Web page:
protein folding and depression
Some models of mood disorders (Hyman and Nestler 1996; Post 1992) have attempted to incorporate the notion of compensatory processes into an understanding of the pathophysiologic changes that occur in patients with mood disorders, but few studies have tested these notions empirically (Post 1992). Part of the difficulty has been identifying neuroprotective mechanisms that may be of relevance for mood disorders.
Recently, we found that treatment with the mood stabilizing drugs, valproate and carbamazepine, increased expression of the 78-kilodalton glucose-regulated protein (GRP78) (Wang et al. 1999). GRP78 is a member of the ER stress protein family that includes GRP94 and calreticulin, all of which function as Ca2+ binding proteins and molecular chaperones to assist in the regulation of protein folding (Gething 1997). These proteins have neuroprotective properties, are induced by seizures and ischemic damage, and may be involved in Alzheimer’s disease pathology (Yu et al. 1999; Lowenstein et al. 1994; Hamos et al. 1991).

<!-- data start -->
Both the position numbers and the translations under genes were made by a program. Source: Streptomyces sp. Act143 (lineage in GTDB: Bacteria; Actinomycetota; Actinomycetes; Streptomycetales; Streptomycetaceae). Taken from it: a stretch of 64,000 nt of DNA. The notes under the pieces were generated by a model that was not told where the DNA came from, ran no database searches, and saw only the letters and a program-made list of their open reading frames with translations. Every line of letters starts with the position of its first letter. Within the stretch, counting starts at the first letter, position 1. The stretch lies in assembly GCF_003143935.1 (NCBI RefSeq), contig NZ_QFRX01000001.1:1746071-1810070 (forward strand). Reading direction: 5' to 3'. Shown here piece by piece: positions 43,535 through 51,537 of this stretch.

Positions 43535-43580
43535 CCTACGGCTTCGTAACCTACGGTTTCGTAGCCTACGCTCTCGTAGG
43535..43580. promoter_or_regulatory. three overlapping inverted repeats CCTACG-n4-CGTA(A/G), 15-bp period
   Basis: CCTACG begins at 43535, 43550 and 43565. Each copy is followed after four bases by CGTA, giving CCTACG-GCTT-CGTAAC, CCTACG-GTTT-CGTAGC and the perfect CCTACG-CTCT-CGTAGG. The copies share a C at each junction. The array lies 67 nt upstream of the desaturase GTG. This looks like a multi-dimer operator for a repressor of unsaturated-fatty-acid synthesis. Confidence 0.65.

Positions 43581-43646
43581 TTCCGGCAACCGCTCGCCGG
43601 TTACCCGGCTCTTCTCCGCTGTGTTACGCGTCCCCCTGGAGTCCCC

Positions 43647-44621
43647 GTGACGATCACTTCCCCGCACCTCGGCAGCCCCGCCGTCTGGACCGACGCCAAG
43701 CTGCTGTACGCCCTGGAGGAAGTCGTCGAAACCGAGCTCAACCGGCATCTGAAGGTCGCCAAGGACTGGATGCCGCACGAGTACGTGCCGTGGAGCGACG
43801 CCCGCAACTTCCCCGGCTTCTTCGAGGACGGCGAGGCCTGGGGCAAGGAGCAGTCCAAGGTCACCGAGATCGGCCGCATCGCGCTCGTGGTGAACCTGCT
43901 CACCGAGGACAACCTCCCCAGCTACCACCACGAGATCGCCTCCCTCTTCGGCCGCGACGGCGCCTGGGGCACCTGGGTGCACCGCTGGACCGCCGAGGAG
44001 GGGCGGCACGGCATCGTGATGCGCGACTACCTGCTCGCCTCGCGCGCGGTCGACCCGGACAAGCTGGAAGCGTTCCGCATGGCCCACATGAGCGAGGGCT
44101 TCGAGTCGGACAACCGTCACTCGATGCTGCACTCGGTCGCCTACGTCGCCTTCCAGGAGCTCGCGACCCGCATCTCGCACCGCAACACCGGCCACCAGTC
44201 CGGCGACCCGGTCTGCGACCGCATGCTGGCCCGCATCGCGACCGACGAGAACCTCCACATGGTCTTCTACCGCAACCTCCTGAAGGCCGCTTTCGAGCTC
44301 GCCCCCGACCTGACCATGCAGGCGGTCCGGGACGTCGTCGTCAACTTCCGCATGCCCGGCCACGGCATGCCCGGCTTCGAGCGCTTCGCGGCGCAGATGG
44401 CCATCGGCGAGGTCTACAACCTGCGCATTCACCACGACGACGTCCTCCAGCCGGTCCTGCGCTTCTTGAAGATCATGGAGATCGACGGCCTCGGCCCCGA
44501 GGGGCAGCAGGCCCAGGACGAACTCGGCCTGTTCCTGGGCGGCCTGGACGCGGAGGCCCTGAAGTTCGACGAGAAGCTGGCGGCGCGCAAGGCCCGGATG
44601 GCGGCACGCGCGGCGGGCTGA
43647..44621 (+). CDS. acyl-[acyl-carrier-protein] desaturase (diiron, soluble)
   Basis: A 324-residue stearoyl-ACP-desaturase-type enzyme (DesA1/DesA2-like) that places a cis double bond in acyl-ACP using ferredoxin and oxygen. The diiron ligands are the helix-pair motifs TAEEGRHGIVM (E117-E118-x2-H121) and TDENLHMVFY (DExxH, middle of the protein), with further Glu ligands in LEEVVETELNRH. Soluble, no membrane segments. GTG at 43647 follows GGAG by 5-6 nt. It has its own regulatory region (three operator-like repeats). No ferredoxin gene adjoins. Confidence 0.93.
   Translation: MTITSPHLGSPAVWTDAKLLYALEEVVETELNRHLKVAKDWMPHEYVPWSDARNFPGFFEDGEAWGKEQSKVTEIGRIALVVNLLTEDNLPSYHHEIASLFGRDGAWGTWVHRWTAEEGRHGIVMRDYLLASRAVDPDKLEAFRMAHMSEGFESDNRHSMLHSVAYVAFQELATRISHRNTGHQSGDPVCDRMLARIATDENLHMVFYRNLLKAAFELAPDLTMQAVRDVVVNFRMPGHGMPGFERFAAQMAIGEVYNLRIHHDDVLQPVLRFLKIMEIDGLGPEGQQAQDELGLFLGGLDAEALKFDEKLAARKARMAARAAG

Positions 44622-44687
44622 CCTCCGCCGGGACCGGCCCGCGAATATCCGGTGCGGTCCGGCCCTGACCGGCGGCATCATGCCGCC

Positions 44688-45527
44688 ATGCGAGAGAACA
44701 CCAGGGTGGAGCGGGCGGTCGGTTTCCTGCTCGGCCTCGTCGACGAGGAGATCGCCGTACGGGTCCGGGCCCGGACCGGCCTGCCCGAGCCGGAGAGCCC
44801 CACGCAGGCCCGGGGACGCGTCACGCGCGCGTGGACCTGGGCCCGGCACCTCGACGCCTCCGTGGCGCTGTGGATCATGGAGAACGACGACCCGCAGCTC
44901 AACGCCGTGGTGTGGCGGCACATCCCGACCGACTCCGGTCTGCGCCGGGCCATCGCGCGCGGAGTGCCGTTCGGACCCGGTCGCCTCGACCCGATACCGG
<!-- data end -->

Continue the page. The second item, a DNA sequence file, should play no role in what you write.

Increased expression of ER stress proteins by mood stabilizing drugs suggest that these proteins may be involved in the pathophysiology of mood disorders, perhaps as compensatory factors induced in response to stress-related neuronal damage. Further evidence for a role of neuroprotective proteins in mood disorders comes from recent reports of increased Bcl-2 levels, another neuroprotective anti-apoptotic factor, after treatment with mood stabilizers (Chen et al. 1999; Chen and Chuang 1999). To test the hypothesis that ER stress proteins may be important in the pathophysiology of mood disorders, we measured GRP78, GRP94 and calreticulin in postmortem samples of patients with mood disorders, schizophrenia and nonpsychiatric controls.
FK506 binding protein 5